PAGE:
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Friday, June 12, 2015

Khalatian v. Prime Time Shuttle: Under Federal Arbitration Act, Shuttle Driver's Misclassification Claims are Subject to Arbitration

In Khalatian v. Prime Time Shuttle (5/15/15) --- Cal.App.4th ---, the plaintiff brought an individual claim against the defendants, alleging that they misclassified him as an independent contractor, rather than as an employee. The defendants petitioned to compel arbitration, and the trial court denied the petition. The Court of Appeal reversed, holding as follows:

The Federal Arbitration Act (FAA) applied because the plaintiff was a shuttle driver who picked up and dropped off people primarily at LAX, and thus was involved in interstate commerce.

The arbitration agreement covered the plaintiff's allegation that he was misclassified. The agreement provided that "any controversy or claim ... arising out of or relating to" the parties' agreement, including any argument that the agreement was void or voidable, would be subject to arbitration. The plaintiff's claim that the agreement was void or voidable under California wage law arose out of and related to the parties' agreement. The fact that the plaintiff asserted statutory wage claims did not change this analysis.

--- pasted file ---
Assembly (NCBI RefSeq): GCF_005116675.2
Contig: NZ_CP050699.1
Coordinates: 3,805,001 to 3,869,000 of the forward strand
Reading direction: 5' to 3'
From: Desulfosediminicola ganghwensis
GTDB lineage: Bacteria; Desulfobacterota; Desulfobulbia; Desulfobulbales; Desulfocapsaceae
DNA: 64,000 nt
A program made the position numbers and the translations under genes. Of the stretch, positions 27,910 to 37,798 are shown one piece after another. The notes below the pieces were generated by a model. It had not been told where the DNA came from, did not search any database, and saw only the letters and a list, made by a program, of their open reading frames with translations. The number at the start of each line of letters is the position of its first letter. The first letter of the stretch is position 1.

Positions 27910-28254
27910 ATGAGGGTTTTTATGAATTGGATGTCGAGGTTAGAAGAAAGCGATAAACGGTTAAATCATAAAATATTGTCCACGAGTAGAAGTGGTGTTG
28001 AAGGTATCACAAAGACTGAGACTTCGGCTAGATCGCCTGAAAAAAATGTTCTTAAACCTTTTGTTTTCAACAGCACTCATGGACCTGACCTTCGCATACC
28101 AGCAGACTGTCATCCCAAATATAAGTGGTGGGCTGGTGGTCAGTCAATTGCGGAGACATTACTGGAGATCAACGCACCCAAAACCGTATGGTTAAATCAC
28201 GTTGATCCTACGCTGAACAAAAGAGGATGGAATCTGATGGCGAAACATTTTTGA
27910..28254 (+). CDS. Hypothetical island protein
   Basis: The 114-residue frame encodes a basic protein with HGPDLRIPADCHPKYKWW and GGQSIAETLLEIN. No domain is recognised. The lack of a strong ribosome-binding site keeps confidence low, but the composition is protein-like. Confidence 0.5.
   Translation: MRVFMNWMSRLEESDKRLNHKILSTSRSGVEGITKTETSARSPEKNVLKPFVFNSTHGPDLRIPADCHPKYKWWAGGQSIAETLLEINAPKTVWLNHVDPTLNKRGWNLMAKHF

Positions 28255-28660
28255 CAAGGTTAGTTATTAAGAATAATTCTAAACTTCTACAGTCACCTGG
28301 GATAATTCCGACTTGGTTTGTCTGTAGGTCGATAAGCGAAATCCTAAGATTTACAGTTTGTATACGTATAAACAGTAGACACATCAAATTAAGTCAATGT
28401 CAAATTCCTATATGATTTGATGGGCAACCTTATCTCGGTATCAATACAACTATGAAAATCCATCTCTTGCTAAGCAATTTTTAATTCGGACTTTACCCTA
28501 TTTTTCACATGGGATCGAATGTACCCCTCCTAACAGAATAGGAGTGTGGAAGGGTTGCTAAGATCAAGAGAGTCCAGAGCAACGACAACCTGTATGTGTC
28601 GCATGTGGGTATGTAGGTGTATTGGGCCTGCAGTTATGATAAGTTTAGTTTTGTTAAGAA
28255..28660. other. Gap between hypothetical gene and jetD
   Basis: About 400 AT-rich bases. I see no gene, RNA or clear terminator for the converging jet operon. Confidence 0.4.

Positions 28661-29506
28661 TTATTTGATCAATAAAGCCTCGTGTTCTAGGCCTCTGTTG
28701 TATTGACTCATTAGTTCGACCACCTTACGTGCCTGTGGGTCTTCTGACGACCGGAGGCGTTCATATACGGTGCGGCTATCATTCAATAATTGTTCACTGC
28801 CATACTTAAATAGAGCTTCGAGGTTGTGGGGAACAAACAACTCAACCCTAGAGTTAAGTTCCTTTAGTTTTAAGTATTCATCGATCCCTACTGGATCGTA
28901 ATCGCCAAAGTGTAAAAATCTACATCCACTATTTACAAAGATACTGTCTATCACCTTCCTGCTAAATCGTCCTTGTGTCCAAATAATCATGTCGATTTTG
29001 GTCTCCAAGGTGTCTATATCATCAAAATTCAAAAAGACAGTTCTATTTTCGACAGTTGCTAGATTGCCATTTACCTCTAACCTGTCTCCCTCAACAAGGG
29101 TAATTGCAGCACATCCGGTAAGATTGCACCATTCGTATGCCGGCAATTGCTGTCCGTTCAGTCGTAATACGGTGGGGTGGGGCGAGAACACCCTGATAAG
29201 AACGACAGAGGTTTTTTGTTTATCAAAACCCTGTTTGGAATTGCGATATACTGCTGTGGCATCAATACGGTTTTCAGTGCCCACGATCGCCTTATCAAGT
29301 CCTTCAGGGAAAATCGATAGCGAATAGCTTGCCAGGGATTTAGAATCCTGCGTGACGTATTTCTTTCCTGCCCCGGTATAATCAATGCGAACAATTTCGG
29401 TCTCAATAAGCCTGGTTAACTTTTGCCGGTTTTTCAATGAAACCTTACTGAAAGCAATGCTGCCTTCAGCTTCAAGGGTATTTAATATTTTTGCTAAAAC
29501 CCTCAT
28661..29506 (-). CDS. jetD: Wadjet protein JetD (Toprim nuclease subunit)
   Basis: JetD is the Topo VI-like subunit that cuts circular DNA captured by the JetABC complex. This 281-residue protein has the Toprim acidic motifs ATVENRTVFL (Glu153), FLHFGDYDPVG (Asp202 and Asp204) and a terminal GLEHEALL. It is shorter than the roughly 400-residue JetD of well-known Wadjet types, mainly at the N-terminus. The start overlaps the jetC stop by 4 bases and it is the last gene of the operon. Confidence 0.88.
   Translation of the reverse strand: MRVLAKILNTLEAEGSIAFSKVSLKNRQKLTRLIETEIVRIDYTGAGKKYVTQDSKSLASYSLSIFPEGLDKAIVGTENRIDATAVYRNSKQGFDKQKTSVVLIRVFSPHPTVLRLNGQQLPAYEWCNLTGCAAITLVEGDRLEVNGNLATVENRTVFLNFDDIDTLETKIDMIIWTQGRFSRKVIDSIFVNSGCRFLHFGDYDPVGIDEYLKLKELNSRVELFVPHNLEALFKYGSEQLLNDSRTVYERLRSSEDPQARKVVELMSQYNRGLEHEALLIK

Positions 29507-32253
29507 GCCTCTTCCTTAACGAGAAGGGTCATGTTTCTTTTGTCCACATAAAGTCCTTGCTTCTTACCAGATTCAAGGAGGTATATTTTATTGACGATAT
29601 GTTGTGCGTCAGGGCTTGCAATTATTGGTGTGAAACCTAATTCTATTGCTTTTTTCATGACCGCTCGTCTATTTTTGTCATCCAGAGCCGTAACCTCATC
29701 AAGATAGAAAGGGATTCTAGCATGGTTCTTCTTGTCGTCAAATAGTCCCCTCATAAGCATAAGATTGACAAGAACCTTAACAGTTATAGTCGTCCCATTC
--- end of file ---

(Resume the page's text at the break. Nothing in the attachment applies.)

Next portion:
The defendants did not waive their right to compel arbitration, even though they litigated for 14 months in court before filing their petition to compel. Waivers are not approved lightly, and the party claiming waiver bears a heavy burden of proof. 

Only one defendant served any discovery, and that discovery was limited. The plaintiff produced 177 pages of documents and gave little or no information in response to interrogatories. No depositions were taken and no discovery motions were filed. 

Other motion work also was limited. The defendants demurred to the complaint, but withdrew the demurrer when the parties agreed to allow the plaintiff to amend. 

Even though the defendants litigated for 14 months, the delay caused the plaintiff no prejudice. The defendants did not stretch out the litigation, and the trial date was more than a year away when the defendants filed their petition.

The opinion is available here

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